March 31, 1981.  Ronald Reagan, 40th President of the United States, finished a speech pushing his economic program, and deploring the rising violent crime in the inner cities.  Surrounded by Secret Service agents, metropolitan police, and White House staff, Reagan left the Washington Hilton Hotel and hurried through a light rain toward a limousine parked 12 feet away.  It was 2:25 p.m., when Reagan, looking very presidential with his Reaganistic smile, and a slightly cocked head that was a staple in his movies, waved to 100 or so well-wishers standing behind a roped-off area.  Reporters readied for a story; cameramen wanted that special photo; and a patchwork of people waited for a glimpse of their President.  It was a scene that would be replayed countless times on the daily news, and discussed on every talk show across the nation.

It was sudden, like a flock of black birds in startled flight.  Six gunshots pierced the air.  Bang, bang, then a pause, followed by four successive shots fired from within the crowd.  It appeared as though the President had not been hit.  But an eyewitness, as reported by Lou Cannon of the Washington Post, said it all, “The President winced.  The smile just sort of washed off his face.”  Three men fell to the ground — Timothy J. McCarthy, a Secret Service agent, Thomas Delahanty, a metropolitan policeman, and James Brady, the likeable press secretary who friends called “the bear.”  While McCarthy and Delahanty each had flesh wounds, Brady took a bullet to the head.  Rain washed puddles of blood down the sidewalk and onto the road.  Agents pounced upon a white, blond-haired man, later identified as John Hinckley, a 29-year-old dressed in a raincoat, blue shirt and dark trousers, who gripped a handgun while they wrestled him to the ground.  Hinckley was subdued and whisked off to jail.  The President’s limousine and police cars raced to George Washington University Hospital.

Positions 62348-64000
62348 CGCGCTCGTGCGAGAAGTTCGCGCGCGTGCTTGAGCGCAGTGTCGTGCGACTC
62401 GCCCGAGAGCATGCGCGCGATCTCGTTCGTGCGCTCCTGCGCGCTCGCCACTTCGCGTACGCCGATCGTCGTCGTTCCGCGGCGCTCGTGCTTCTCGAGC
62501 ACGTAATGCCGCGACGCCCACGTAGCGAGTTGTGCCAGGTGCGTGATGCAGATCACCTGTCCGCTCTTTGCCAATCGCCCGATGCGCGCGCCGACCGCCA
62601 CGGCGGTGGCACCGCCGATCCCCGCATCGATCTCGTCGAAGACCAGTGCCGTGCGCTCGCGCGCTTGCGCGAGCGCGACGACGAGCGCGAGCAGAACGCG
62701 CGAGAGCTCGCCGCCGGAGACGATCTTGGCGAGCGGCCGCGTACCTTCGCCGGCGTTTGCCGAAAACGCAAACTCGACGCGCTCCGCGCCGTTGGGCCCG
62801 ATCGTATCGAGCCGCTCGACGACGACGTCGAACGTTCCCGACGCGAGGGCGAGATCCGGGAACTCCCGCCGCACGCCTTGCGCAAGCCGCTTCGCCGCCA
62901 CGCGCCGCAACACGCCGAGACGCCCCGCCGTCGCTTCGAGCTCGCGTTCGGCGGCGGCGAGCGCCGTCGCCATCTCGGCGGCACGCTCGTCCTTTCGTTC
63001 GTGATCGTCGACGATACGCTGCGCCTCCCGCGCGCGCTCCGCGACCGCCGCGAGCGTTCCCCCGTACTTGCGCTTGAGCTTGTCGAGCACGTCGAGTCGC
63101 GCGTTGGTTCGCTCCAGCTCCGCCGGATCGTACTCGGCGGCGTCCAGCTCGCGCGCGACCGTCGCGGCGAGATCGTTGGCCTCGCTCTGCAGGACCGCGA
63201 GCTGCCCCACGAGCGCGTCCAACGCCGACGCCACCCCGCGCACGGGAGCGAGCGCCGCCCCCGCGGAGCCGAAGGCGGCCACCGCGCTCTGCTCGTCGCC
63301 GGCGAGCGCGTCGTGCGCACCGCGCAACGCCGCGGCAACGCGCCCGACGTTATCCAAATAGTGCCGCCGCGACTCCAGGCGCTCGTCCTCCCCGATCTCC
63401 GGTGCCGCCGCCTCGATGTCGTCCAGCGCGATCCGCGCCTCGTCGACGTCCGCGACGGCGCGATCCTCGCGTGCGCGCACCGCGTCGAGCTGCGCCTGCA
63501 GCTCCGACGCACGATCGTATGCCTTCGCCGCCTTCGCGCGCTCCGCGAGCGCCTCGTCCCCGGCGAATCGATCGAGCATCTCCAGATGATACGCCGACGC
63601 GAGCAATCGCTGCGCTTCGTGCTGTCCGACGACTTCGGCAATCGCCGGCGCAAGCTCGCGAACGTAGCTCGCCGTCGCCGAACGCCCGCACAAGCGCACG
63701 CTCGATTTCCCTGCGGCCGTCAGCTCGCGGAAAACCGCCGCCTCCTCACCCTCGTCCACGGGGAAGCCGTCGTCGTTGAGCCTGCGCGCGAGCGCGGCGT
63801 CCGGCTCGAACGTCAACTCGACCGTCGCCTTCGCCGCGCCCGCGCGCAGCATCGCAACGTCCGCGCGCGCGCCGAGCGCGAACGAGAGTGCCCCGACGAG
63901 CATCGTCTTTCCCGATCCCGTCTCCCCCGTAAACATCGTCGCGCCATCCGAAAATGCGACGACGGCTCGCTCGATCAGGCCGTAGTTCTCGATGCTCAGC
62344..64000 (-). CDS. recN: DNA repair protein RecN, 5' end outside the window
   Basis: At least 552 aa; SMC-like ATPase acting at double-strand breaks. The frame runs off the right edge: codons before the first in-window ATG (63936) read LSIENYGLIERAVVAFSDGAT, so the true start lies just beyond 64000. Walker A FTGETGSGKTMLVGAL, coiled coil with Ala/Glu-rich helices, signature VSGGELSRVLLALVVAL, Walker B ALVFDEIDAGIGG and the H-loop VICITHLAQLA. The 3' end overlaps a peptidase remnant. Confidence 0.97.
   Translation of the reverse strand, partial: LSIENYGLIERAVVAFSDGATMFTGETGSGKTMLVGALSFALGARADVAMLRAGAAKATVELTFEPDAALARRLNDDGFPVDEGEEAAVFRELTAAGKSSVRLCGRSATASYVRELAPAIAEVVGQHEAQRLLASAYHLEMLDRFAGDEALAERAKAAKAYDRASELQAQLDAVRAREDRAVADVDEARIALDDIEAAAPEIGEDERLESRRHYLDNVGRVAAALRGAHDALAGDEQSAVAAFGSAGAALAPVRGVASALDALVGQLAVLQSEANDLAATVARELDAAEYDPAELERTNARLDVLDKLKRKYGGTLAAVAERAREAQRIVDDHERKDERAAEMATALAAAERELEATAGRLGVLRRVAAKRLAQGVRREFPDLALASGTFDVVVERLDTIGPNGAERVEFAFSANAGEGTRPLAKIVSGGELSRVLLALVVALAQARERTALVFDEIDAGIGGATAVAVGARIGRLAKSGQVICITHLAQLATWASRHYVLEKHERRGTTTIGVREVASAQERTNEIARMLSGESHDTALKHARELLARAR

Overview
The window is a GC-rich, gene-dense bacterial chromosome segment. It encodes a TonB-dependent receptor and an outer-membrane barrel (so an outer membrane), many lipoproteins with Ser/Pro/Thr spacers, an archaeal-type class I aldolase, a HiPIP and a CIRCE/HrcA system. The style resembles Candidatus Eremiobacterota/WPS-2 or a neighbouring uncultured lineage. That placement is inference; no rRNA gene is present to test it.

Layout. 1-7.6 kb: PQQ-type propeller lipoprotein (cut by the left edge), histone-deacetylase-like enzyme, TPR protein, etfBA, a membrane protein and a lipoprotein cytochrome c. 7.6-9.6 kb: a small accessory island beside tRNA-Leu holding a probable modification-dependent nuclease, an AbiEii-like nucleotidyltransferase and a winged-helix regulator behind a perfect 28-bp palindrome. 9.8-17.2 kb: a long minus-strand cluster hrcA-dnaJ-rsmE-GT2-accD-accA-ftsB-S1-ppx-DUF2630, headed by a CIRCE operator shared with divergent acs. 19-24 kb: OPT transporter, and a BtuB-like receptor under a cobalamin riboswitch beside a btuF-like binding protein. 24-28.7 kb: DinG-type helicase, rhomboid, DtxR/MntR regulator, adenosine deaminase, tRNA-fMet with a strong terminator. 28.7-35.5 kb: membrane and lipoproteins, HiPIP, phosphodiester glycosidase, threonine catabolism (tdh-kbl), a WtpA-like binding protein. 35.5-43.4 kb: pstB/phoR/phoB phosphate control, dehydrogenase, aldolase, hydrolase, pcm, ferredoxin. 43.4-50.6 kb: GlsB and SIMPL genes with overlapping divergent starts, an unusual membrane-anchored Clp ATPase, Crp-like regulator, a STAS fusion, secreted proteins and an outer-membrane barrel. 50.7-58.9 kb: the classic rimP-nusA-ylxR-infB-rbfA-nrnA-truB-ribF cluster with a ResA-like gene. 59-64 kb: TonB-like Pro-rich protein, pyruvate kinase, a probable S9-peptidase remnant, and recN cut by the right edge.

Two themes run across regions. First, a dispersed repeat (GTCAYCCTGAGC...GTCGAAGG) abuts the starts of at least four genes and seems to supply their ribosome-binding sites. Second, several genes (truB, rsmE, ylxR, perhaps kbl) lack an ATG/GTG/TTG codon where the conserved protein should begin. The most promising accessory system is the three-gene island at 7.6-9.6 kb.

President Reagan’s wound was serious:  a .22 slug penetrated his chest, ricocheted off a rib, and entered his lung, resting about one inch from his heart.  An 80-minute surgery followed by 12 days in the hospital led to a full recovery.  McCarthy and Delahanty recuperated, as well.  But Brady was not as fortunate.  The bullet seemed to explode in his head, causing permanent brain damage.

Initial public expectation centered on whether Hinckley would spend the rest of his life in prison, or if he would be put to death.  But as days passed, Hinckley’s future became less certain.  His mental state began to unfold.  In 1976, five years before the shooting, Hinkley bad become obsessed with the movie Taxi Driver, where a psychotic taxi driver, Travis Bickle (played by Robert DeNiro), contemplates political assassination and then rescues a young prostitute, Iris (played by Jodi Foster), from a pimp.  Hinckley took on the mannerisms — the army fatigue jacket, the fascination with guns, and even the taste for peach brandy — of the Bickle character.  Hinckley’s infatuation with Iris developed into a full-fledged imaginary love for Jodi Foster, so much that he sent her love letters and stalked her on the Yale university campus.  It was later revealed that Hinckley had even stalked President Carter and planned to assassinate him to impress Jodi Foster.  But each time, he was unable to follow through on his original intent.  A love letter sent to foster just hours before he carried out his assassination attempt of Ronald Reagan showed the depth of Hinckley’s mental illness.

Dear Jodi,

There is a definite possibility that I will be killed in my attempt to get Reagan.  It is for this very reason that I am writing you this letter now.

As you well know by now I love you very much.  Over the past seven months I’ve left you dozens of poems, letters and love messages in the faint hope that you could develop an interest in me.  Although we talked on the phone a couple of times I never had the nerve to simply approach you and introduce myself.  Besides my shyness, I honestly did not wish to bother you with my constant presence.  I know the many messages left at your door and in your mailbox were a nuisance, but I felt that it was the most painless way for me to express my love for you.